The interior designs for London’s new Crossrail trains, which have been developed with design input from Barber & Osgerby, have been unveiled by the Mayor of London and Transport for London.
The new trains are due to enter service in May 2017. Barber & Osgerby has acted as design consultant for the interiors, working alongside TfL and manufacturer Bombardier, which will build the trains in its Derby factory.
The new trains are more than 200m-long – more than one-and-a-half times longer than the longest Tube train. They will be able to carry 1,500 passengers in nine fully-interconnected, walk-through carriages.
Designed with accessibility in mind
TfL says the new trains have been designed with accessibility in mind. Large, clear areas around the doors will allow for quicker boarding and alighting, it says, while each train will feature four dedicated wheelchair spaces and other multi-use spaces, where chairs can be tipped up to accommodate prams or luggage.
Seating will be a mixture of metro-style and bay seats and free wi-fi will be available on the trains.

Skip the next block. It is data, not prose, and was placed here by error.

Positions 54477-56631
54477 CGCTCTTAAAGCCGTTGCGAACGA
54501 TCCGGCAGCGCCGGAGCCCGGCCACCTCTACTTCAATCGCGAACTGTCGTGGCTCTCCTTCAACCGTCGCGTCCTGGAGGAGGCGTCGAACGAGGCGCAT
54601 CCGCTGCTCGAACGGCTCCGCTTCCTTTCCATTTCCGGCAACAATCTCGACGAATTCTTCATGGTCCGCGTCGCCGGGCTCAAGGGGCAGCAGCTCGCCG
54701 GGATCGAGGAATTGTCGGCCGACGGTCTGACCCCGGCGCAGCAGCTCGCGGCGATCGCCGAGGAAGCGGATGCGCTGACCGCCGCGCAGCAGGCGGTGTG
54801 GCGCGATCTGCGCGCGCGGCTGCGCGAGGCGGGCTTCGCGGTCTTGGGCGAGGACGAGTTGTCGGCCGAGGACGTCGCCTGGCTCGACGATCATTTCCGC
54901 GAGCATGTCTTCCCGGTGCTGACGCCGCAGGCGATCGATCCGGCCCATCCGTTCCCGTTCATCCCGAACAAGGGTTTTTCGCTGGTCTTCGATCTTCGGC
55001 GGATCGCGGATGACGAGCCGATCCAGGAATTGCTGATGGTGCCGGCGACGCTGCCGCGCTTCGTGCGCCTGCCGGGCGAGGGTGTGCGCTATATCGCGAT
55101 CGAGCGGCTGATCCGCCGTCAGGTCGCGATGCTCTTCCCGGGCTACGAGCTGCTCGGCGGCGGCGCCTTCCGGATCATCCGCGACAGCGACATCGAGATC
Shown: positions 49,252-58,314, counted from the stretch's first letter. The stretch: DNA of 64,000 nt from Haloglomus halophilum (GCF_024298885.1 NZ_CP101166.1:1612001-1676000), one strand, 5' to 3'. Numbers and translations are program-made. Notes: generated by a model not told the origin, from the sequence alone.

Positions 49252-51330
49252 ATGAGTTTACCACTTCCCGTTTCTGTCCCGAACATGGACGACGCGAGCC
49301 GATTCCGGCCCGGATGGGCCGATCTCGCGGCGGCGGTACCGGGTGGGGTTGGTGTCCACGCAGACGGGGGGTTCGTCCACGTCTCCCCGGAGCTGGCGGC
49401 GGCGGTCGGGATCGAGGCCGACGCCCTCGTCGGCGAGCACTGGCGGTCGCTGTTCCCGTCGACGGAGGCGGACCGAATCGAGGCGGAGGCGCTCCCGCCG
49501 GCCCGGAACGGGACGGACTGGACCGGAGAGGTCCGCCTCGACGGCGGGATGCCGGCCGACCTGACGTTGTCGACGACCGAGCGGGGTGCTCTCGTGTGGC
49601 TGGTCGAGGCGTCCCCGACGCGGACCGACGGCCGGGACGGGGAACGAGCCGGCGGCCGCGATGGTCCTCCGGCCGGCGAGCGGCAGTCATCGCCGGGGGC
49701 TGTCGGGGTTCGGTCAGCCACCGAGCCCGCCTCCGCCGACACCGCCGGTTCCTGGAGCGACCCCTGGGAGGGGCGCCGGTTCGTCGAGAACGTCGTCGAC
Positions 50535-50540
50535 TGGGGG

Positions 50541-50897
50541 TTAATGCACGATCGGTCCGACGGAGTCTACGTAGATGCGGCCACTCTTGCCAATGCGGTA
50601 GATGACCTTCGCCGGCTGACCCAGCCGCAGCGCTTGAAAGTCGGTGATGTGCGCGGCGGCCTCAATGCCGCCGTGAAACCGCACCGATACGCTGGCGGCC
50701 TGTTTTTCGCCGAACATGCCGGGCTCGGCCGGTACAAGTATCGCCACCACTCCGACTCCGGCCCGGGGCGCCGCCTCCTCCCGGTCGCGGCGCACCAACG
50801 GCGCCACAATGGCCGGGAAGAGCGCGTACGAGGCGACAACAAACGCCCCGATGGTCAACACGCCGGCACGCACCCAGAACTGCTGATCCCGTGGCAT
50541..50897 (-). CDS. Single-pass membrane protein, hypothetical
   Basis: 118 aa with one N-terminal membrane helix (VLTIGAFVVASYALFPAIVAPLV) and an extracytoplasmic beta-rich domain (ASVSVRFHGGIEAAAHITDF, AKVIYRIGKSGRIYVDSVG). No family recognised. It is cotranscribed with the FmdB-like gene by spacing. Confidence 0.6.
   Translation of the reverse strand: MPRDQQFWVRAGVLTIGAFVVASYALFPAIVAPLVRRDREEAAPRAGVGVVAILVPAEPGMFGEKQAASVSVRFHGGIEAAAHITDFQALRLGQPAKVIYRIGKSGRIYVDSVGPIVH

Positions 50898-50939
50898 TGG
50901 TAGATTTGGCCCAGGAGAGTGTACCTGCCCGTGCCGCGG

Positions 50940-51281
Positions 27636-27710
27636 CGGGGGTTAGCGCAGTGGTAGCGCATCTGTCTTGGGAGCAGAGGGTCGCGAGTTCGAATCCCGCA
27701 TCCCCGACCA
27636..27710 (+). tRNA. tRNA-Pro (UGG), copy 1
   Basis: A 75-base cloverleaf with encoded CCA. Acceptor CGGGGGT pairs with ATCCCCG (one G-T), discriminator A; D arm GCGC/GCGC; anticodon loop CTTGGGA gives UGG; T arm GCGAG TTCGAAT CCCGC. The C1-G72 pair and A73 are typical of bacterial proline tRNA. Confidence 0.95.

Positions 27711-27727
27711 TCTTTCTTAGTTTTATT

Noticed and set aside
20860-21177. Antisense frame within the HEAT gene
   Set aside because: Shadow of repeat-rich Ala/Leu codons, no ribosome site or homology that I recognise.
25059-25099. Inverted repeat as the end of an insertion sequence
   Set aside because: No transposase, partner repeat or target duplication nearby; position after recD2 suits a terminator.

The interior design and colour palette aims to provide “an accessible and welcoming environment”, says TfL.
Trains generate electricity when braking
This includes darker floors that aim to “wear in” rather than wear out over use, while light-coloured ceilings aim to maximise the feeling of height and open-ness in the trains.
The material and colours also align with Crossrail stations, part of an aim to create a consistent customer experience, TfL says.
The new trains will aim to regenerate electricity back into the power supply when braking, which will lead to them using up to 30 per cent less energy than the overground trains they are replacing, says TfL.
Key transport icon for 100 years
Edward Barber & Jay Osgerby, say: “We are pleased to be working as design advisors on the new Crossrail fleet. This is an exciting civic project and a key component of London’s transportation future for the next one hundred years.
“We are honoured to be making a contribution to its design and look forward to its inaugural journey.”
Crossrail will run over 100km from Reading and Heathrow in the west, through new tunnels under central London to Shenfield and Abbey Wood in the east.
TfL will introduce the new trains from 2017, with the fleet initially introduced to the existing rail network in advance of services commencing through Crossrail’s central section in December 2018.